• Increase my Net Worth to at least $75,000. As of yesterday, I'm at around $70k. The stock market will have a big effect on this number. I am currently down about 5% in my 401k and down 11% in my brokerage account. I am sticking to a strict budget to manage my cashflow. If you want to start a budget but aren't sure where to start, consider taking advantage of the free trial at Mvelopes to get some ideas on how it works. Be sure to cancel before the end of 30 days so you won't be charged.

  • Increase my Freedom Account balance to $5000. I was doing pretty well until I had to borrow money to pay for repairs to my rental property. I also paid for my landlords insurance policy for the year and paid my auto insurance in full for 6 months.

  • Increase my Rental Property Account balance to at least $1500. Right now, the account has about $94 in it. Here are some $25 ING Referrals that I am using to help build the account balance back up. If you use one of my referrals to open an account, I will get a $10 bonus for referring you. Be sure to open the account with at least $250 to get the $25 referral bonus. If you don't have $250 to open an account, you can use this link instead.

  • Decrease my non-mortgage debt to less than $40,000. This one is moving pretty slow. I am tempted to take money out of savings to pay off the car loan but with the slow economy, I never know when my job might decided to "reduce the workforce". Right now, I am right around $45,000.

  • Increase my credit scores. I would like to have at least a 720 credit score with all three bureaus. So far, I am 2 out of 3. I'm not sure what is going on with Experian but I keep hovering around 700.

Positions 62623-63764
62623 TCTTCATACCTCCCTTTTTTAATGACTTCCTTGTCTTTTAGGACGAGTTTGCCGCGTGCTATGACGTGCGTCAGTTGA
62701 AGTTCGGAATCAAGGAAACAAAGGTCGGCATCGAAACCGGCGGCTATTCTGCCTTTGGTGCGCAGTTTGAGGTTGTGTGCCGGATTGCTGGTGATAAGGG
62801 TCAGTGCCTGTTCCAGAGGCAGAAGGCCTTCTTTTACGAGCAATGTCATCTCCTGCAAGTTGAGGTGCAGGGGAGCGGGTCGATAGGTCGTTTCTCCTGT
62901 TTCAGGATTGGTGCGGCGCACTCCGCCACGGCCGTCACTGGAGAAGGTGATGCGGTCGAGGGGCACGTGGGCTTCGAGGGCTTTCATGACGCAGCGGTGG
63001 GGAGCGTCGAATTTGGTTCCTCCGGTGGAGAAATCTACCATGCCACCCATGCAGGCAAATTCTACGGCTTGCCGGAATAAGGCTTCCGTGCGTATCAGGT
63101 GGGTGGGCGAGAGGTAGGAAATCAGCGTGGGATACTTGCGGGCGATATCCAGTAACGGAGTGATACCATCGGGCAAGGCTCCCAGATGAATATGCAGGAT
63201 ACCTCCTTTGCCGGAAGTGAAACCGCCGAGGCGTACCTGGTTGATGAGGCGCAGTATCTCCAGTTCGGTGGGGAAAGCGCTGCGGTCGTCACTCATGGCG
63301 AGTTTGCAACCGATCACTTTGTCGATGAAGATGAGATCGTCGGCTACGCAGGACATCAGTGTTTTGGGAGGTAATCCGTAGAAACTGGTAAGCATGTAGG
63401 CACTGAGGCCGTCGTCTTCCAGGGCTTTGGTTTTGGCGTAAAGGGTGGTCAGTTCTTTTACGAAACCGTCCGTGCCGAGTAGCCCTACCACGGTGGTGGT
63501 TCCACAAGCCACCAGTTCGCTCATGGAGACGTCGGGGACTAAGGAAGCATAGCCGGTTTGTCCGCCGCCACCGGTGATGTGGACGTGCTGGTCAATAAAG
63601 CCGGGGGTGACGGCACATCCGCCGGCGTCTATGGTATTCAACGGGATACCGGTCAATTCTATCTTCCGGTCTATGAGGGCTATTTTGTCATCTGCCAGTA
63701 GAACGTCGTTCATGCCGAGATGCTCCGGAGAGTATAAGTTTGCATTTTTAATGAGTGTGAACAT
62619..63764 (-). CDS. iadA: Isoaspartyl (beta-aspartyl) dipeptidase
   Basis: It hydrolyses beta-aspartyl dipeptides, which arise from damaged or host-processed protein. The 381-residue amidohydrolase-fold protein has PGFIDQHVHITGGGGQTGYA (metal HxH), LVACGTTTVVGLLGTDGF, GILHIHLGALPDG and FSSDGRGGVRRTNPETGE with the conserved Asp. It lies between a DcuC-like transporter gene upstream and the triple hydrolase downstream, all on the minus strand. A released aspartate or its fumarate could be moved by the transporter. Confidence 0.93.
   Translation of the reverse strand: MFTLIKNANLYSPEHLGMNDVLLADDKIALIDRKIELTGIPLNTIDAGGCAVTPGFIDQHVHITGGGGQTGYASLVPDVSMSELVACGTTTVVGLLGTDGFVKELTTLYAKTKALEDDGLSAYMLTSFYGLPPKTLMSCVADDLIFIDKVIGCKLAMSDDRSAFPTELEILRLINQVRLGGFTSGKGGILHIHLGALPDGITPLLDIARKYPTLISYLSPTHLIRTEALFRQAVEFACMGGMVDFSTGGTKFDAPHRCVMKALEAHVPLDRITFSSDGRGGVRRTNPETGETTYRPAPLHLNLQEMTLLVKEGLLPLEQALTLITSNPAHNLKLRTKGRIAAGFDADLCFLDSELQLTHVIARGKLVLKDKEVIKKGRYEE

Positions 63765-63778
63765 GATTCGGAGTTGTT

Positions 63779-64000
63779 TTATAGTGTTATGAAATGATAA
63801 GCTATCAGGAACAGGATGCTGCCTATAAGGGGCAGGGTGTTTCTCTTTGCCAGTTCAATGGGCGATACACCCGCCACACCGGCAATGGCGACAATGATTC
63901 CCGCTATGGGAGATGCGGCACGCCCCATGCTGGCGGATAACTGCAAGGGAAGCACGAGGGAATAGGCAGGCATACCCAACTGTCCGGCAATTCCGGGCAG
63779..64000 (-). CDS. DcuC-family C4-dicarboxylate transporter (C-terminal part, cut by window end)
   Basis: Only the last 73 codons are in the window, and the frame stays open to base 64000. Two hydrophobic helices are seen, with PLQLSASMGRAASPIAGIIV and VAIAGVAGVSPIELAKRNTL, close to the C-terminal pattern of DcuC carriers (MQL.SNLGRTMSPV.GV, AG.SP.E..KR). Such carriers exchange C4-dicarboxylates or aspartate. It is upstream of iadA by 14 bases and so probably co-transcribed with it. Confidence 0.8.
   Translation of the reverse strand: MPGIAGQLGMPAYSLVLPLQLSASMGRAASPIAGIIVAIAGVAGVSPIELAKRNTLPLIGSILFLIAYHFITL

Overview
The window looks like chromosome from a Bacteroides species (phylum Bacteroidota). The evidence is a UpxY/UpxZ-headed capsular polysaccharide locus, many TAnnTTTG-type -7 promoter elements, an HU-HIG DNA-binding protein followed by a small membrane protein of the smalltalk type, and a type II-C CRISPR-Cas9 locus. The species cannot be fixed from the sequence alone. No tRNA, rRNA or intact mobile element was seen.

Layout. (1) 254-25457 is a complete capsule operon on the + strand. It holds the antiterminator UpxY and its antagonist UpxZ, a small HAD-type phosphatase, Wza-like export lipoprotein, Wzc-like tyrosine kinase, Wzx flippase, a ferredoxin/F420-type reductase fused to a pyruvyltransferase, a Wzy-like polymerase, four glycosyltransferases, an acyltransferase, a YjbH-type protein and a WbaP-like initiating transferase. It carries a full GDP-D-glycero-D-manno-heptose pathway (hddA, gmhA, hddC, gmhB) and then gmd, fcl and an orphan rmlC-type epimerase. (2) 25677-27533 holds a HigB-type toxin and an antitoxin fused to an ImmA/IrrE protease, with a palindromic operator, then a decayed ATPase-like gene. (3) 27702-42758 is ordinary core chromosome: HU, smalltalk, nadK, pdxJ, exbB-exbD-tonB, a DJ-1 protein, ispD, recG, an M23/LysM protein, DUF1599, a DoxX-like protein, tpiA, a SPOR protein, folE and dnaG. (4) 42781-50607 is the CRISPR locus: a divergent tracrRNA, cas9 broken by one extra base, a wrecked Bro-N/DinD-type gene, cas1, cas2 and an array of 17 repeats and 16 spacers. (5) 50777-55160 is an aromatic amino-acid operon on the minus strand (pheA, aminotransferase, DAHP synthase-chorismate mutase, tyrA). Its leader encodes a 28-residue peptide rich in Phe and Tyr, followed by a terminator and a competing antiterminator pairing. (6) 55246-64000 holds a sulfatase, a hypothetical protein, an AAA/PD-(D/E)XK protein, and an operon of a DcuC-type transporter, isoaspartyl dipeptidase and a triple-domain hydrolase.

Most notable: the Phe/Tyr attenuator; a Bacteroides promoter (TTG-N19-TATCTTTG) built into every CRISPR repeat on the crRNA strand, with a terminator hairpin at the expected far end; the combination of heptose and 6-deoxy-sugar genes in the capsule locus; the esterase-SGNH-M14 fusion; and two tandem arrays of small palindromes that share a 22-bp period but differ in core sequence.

Have you heard of Revolution Money Exchange? Like Paypal but without all the fees. Sign up by April 15, 2008 to get the $25 bonus.
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If you are a follower of the teachings of Dave Ramsey, you probably already know or have heard about the 7 Baby Steps to start you on the road to financial independence. If you are not familiar with the 7 Baby Steps, Patrick over at Cash Money Life gives a great explanation of each step.

No More Debt is not an official part of the 7 steps but it is certainly an important step on the ladder to financial independence.

If you were drowing in a pool, would you want someone to pour more water on you? If you were trying to lose weight, would you eat more food? If you were driving along and saw that you were about to hit the car in front of you, would you speed up? The previous questions have one common theme; don't do things that can make a bad situation even worse.

Taking on additional debt while you are trying to get out of debt is a prime example of making a bad situation even worse. If you are trying to get out of debt, you don't want to continue to borrow your way into a deeper hole.

Here is my story:

One of the biggest obstacles for me when I first started trying to get out of debt, was trying to pay down debt but at the same time, I was adding on more debt. When I would pay off a credit card, I would apply for a new card and run up the balance or do a balance transfer with the intent of paying the balance off before the intro period expired. When the into period expired, not only did I not pay the balance off, I'd run up a balance on the card that I'd use the balance transfer to pay off. Every time this happened, this pushed me farther away from my goal of being debt free. It was not until I made a promise to myself that I would not take on any new debt that I started to finally start to see my debt decrease.